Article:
The Checkout: Beyond Fried Chicken is Back, Nestlé Advances Plant-based Protein

Beth Kaiserman

Welcome to The Checkout: an express lane for weekly news you need to know, always 10 items or less.

Beyond Meat: A Week of Wins and Losses

Plant-based brand Beyond Meat’s week included new accounts as well as the loss of others, along with progress in a lawsuit with its former copacker.

The brand is reigniting excitement over its Beyond Fried Chicken, announcing this week that nearly 100 Kentucky Fried Chicken (KFC) stores in and near Charlotte, North Carolina and Nashville, Tennessee will now offer plant-based chicken from February 3 to February 23 ahead of an eventual national rollout. According to a release, Beyond Meat and KFC have improved the product, which in August had a limited test run in Atlanta, selling out in under five hours.

It’s not all fried chicken and fun though. Beyond Meat’s former co-packer Don Lee Farms has been engaged in a two year long lawsuit with the company, alleging the brand engaged in fraud, negligence and breach of contract. On Monday a judge ruled that Don Lee “proved the probable validity of its claim” that Beyond Meat breached its agreement, and thus will likely obtain its judgment, according to a release. In a separate motion, the Court also granted Don Lee Farms’ request to name Beyond Meat CFO Mark Nelson, senior quality assurance manager Jessica Quetsch, and director of operations Anthony Miller in its fraud claims, alleging they doctored documents and omitted significant safety issues in a food safety consultant’s report.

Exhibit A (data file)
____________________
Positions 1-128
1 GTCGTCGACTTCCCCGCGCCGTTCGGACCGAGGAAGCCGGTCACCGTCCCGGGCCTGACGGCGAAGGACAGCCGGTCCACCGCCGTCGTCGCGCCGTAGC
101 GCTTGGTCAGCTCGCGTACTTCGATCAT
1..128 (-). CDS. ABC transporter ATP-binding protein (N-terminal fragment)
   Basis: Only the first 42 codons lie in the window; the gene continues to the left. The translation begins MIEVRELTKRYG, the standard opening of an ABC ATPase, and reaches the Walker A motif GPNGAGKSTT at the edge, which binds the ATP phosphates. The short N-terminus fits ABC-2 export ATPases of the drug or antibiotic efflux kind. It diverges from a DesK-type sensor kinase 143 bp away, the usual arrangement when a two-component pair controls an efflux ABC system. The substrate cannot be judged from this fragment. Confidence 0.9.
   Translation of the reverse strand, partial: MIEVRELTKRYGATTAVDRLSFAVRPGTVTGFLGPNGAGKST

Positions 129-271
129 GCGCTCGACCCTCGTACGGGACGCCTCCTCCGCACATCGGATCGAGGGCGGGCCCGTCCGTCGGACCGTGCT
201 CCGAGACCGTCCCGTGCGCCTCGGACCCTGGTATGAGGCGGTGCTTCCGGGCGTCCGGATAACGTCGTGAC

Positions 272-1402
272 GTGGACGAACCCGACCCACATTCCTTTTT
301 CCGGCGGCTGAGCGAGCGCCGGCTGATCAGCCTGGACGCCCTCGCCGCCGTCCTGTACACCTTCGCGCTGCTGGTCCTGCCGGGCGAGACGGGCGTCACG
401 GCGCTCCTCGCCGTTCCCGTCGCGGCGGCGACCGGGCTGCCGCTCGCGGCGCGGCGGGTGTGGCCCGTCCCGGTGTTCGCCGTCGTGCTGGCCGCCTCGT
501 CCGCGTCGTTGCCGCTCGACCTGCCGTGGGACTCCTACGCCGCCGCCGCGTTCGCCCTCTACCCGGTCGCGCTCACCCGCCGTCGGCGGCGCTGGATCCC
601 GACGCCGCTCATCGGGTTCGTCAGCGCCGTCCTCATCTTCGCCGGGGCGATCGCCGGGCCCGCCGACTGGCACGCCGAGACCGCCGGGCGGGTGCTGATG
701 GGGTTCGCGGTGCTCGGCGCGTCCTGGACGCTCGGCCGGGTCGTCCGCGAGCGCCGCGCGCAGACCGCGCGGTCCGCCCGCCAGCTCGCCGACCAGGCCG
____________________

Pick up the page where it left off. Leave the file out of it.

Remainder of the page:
Beyond Meat utilized Don Lee Farms as its sole co-manufacturer from 2014 to 2017. In a 2017 lawsuit, Don Lee Farms alleged that Beyond Meat “misappropriated their trade secrets by sharing them with a subsequent co-manufacturer.” Don Lee Farms claims that it developed some of the processes Beyond Meat uses for its products, including the Beyond Burger, which comprises around 70% of the brand’s total sales, according to a release. Since parting ways, Don Lee has released its own bleeds-like-meat burger patty.